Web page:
The catalyst support may be formed by mixing the hydrotalcite with water to form a paste and after mulling, the mixture is cast or extruded to form cylinders of a diameter of about 0.8-4.0 mm, say 1.5 mm and length of 2.5-15 mm, say 3.8 mm. The cross-section of the particles is preferably a trilobar. Some hydrotalcite preparations need the addition of dilute acids to make them water dispersible in order to make them easily extrudable. In general, the hydrotalcite-like compositions may be cast or extruded or pelletized using any method known to those in the art, when using them as catalyst supports for the catalysts of the present invention. Inert inorganic oxides may also be used as binders to aid in casting or extrusion. Examples of these inorganic oxides include alumina, silica, titania, silica-alumina, clays such as montmorillonite etc., carbon blacks, or mixtures thereof. In any case, the proportion or all such binders in the finished catalyst support must not exceed 20% by weight.
The particles are dried at 110°C.-250° C., preferably 120°C.-200° C., say 120°C. for 10-30, preferably 12-24, say 16 hours and thereafter optionally calcined at 400°C.-650° C., preferably 450°C.-550° C., say 500° C. for 0.2-3 hours, preferably 0.4-2 hours, say 0.5 hours in air or inert atmosphere.
The so-formed support composition is typically characterized by the properties following, listed in Table 4:
TABLE 4______________________________________Condition/Property Broad Range Preferred Range Typical______________________________________Surface Area by Nitrogen 20-350 100-300 200B.E.T., m2 /gTotal Pore Volume (TPV) 0.2-1.5 0.4-1.0 0.7for N2, cc/gParticle Diameter, mm 0.8-4 1-3 1.5______________________________________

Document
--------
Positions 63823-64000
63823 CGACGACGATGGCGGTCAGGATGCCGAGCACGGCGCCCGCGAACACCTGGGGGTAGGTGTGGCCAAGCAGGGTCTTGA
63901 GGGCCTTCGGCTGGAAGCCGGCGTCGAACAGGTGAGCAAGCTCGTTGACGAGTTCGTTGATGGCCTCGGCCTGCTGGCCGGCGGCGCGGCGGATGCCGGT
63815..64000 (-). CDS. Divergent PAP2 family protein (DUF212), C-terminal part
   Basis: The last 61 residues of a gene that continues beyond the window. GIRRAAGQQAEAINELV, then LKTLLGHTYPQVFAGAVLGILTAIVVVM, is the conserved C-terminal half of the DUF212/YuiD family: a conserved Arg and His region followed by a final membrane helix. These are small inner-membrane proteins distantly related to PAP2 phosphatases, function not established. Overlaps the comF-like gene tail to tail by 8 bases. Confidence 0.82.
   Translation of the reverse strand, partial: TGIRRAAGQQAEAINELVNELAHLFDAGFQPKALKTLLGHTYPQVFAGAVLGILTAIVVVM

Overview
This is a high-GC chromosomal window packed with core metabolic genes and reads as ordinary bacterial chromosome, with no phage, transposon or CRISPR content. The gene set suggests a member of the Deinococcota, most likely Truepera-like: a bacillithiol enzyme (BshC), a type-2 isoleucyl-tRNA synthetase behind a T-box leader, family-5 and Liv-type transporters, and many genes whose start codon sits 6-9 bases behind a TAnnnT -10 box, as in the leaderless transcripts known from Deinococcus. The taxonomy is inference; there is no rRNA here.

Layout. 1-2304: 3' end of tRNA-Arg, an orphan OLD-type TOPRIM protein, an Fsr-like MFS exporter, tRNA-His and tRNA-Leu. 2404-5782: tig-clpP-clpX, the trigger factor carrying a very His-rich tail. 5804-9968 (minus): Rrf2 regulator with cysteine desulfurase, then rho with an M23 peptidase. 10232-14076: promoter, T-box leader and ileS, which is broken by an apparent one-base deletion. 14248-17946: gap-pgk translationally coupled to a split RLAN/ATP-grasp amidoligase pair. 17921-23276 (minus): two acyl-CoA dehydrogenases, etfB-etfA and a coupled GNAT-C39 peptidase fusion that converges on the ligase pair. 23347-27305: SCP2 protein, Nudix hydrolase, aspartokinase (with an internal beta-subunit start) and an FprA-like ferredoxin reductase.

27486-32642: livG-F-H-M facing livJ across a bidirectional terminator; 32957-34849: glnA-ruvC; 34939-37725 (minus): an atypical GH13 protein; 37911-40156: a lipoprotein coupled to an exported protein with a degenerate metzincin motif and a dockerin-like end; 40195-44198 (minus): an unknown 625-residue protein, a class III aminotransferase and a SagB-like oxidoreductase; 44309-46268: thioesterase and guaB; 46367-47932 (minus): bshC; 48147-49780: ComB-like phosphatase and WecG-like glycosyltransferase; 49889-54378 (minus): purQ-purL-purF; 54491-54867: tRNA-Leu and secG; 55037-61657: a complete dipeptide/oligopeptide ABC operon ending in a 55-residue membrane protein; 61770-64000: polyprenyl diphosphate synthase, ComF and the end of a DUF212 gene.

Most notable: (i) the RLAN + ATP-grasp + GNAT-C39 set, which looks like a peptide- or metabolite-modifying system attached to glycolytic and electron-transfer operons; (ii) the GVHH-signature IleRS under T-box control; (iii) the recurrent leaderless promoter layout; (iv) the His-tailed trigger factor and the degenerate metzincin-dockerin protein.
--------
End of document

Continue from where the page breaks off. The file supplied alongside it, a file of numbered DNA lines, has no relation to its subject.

Preparation of the catalyst of this invention is effected by contacting the support with preferably aqueous solutions of Group I-A, Group VI-B and non-noble Group VIII metal, or they may be added dry or in the form of an aqueous or non-aqueous solution or suspension. The non-noble Group VIII metal may be iron Fe, cobalt Co, or nickel Ni, preferably cobalt; and the metal may be added, in solution in amount sufficient to fill the pores of the support--preferably as an aqueous solution of a soluble cobalt salt such as the acetate, nitrate, etc. The Group VI-B metal may be molybdenum Mo, or tungsten W, preferably molybdenum, typically as the acetate, oxide, chloride, or carbonyl. Ammonium molybdate or ammonium tetrathiomolybdate may be employed typically in aqueous solution.
The metals may be added simultaneously or sequentially in any order, by any known deposition technique known to those skilled in the art, such as equilibrium adsorption, incipient wetness impregnation, pore filling, ion exchange, etc. After addition, the support bearing the metals is dried at 110°C.-250° C., preferably 120°C.-200° C., say 120° C. for 10-30, preferably 12-24, say 16 hours and thereafter optionally calcined at 400°C.-650° C., preferably 450°C.-550° C., say 500° C. for 0.2-3 hours, preferably 0.4-2 hours, say 0.5 hours in air or inert atmosphere. If the metals are added sequentially, the support bearing the metal(s) may be dried and optionally calcined after each deposition step before the next metal is added.